Before boxing-up your goods, seal them in an air-tight plastic bag. This does two things:
- It offers a “mint condition” impression to the recipient.
- It protects the contents from the dirt and water it may be exposed to along the delivery route.
Water is a particularly important concern. There are several way s your package can be exposed to water damage in transit, and even a little moisture can ruin paper-based merchandise like books and prints.
Filling the extra space is important as well. I investigated numerous filling options, such as bubble wrap, packing peanuts, and even the type of inflatable cushioning systems like you get when you order from Amazon.
While the air cushions are cool, they’re also expensive. The inflator will run you about $129, and the air cushions are $73 for 250 5″ x 8″ bags. If you use 2 bags per shipment, that’s nearly $0.60 per box. That’s too expensive for my tastes.
Bubble wrap also becomes too expensive for me, when you measure out how much you’d need to adequately fill and wrap your books.
So in this case, simpler proves to be better. U-Line offers a 20 cubic foot bag of packing peanuts for around $25-$26. I’ve filled hundreds of orders and only used a quarter of the bag so far. That puts my cost per package at roughly $0.03 each.
And pick up a good tape dispenser. You’ll need it — as well as a few rolls of tape.
You mentioned having a lot of items to ship. In the past, I’ve used Backerkit to fulfill Kickstarter orders. It has its own postage system, and one if its core strengths is the ability to assemble orders into batches. Endicia does have instructions on batch-printing labels, and so does Stamps.com.
- If you have 4-6 weeks for delivery, use “Media Mail” when shipping books (and books only) — but only when you have about 4-6 weeks for delivery. (This is also useful for shipping a large number of books to a distributor or comic-convention.) Delivery Confirmation is available for Media Mail.
- You can schedule a home pick-up. Go to USPS.com and click on Schedule a Pick-up. (It’s in the red bar across the top.) Choose Carrier Pick-up, and follow the directions. You can leave your packages at a predetermined place (and even leave a note for the postal employee to guide him or her to where you put them). As long as you notify them before 2 a.m. CST the day of your scheduled pick-up, you’re in the clear. Just make sure your packages are sealed and ready for shipping (including postage).
- Free supplies! Yup, the United States Postal Service will send you Priority Mail Flat Rate envelopes and boxes and even Priority Mail tape at no charge. Fair warning: If you use the Priority Mail tape on a package, they’re going to insist that you ship that package Priority Mail. It’s kind of a thing with them.
- Don’t wait in line. You can handle a lot of your postage online. You can print and pay postage at USPS.com and at Paypal.com. (Through Paypal, you can ship using either the post office or UPS.) And, of course, there are systems such as those sold by Endicia (Webcomics.com members are eligible for a special price) that enable you to print postage in your studio.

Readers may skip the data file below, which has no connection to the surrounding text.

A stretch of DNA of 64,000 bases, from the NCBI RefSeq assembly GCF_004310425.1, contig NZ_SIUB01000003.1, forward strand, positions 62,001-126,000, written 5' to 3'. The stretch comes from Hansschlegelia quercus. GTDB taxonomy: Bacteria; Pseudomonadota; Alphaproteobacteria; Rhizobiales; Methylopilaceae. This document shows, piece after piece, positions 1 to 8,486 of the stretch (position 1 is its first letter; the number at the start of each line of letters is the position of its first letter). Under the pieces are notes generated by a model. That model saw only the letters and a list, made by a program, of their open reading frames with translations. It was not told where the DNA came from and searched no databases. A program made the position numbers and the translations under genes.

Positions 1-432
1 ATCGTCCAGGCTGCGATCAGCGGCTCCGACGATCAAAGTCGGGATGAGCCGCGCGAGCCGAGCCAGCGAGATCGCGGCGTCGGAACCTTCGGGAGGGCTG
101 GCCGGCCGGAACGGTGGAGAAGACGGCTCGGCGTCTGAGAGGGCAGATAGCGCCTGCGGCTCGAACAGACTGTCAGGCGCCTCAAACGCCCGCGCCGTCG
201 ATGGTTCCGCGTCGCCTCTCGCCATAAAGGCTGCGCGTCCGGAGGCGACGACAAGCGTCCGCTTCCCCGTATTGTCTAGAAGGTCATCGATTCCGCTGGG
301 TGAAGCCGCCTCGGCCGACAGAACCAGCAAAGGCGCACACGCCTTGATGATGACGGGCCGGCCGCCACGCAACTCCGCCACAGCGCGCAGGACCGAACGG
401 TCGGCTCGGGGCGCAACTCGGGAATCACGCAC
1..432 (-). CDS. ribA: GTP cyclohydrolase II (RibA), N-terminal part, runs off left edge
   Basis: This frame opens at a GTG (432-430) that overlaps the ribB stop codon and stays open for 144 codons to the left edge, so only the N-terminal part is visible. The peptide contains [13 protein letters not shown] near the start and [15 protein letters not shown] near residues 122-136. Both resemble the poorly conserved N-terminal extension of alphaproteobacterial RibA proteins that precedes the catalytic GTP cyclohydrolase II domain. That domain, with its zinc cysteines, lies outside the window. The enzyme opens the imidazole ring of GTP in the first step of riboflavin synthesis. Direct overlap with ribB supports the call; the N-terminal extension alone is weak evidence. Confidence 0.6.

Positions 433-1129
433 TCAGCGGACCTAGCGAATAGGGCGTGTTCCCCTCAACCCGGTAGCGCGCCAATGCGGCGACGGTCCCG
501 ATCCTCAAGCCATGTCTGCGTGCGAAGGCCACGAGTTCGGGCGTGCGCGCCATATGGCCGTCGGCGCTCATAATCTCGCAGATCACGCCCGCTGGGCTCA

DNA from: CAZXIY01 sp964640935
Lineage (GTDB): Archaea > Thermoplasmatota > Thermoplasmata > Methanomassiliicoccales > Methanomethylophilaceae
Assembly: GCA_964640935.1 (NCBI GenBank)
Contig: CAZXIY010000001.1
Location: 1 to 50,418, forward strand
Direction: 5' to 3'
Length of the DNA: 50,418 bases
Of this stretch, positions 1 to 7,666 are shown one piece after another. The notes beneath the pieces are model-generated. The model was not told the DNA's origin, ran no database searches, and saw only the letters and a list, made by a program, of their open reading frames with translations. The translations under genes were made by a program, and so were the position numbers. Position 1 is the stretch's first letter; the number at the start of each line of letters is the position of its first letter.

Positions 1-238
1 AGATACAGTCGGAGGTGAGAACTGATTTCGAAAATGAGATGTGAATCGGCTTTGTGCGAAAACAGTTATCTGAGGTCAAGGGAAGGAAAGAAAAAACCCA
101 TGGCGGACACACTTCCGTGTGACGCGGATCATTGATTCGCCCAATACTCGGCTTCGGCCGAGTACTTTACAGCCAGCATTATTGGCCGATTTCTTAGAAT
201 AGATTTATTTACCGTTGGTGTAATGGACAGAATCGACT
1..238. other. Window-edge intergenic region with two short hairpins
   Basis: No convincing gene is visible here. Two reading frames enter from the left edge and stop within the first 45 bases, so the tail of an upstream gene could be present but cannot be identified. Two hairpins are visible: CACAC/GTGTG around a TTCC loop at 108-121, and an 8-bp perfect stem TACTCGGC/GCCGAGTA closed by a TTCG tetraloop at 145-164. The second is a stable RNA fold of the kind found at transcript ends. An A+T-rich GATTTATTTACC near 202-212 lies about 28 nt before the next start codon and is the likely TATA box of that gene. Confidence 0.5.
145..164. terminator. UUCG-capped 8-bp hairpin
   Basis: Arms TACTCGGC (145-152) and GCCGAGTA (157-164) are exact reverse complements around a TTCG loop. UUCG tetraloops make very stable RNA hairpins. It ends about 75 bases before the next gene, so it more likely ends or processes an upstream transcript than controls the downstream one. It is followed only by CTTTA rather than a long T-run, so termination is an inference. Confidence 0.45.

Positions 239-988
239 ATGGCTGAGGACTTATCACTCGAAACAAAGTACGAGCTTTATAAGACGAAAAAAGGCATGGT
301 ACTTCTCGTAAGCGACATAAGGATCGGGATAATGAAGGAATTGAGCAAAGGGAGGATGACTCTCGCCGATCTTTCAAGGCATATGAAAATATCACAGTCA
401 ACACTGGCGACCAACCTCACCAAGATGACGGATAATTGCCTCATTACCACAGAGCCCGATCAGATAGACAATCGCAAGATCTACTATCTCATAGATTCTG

Priority Mail Flat Rate Boxes
As one Webcomics.com member points out, you might benefit from Priority Mail Flat Rate boxes:
- They’re free from the Post Office
- They’re sturdy and offer good protection
- If your item fits inside the box, it ships at one, flat rate.
*Disclosure — These are associate links. I will receive a stipend if you purchase using these links.
Cartoonists Dave Kellett and Brad Guigar discuss word balloons! How do you find the look that suits your comic best?
ON THIS WEEK‘S SHOW...
- Word balloon aesthetics
- Kickstarter stretch goals
- UPDATE: Free ComicLab pins at SDCC
- UPDATE: Gannett slashes op-ed pages
- Do Patreon milestone rewards still work?
- Is Ziggy the best comic of all time?
Today is a great time to bump up your ComicLab membership to the $10 tier! Patreon backers at that level will get exclusive access to livestream recording sessions — as well as an archive of previous livestreams!
You get great rewards when you join the ComicLab Community on Patreon
- $2 — Early access to episodes
- $5 — Submit a question for possible use on the show AND get the exclusive ProTips podcast. Plus $2-tier rewards.
- $10 — Gain access to the ComicLab livestreamed recording sessions (including an archive of past livestreams), plus $5-tier rewards
Listen to ComicLab on…
This is one of the biggest misconceptions among creators who use Patreon. Patreon is not designed to enable you to grow your audience. Patreon has one job that it accomplishes it remarkably well: To help you monetize the audience you have already built. If you’re expecting to use Patreon to build your readership, you’re using a screwdriver to try to hammer a nail.The content you are trying to access is only available to members.
As independent comics creators, we tend to get to know many of our readers very well. We see their names on every Kickstarter campaign. They were the first to sign up for our Patreon. We see their names on the merchandise we mail out. It’s easy to assume that out audience is comprised of the same people, year after year. We may add a few — and we may lose a few — but the makeup of the group is consistent. But we’d be wrong.The content you are trying to access is only available to members.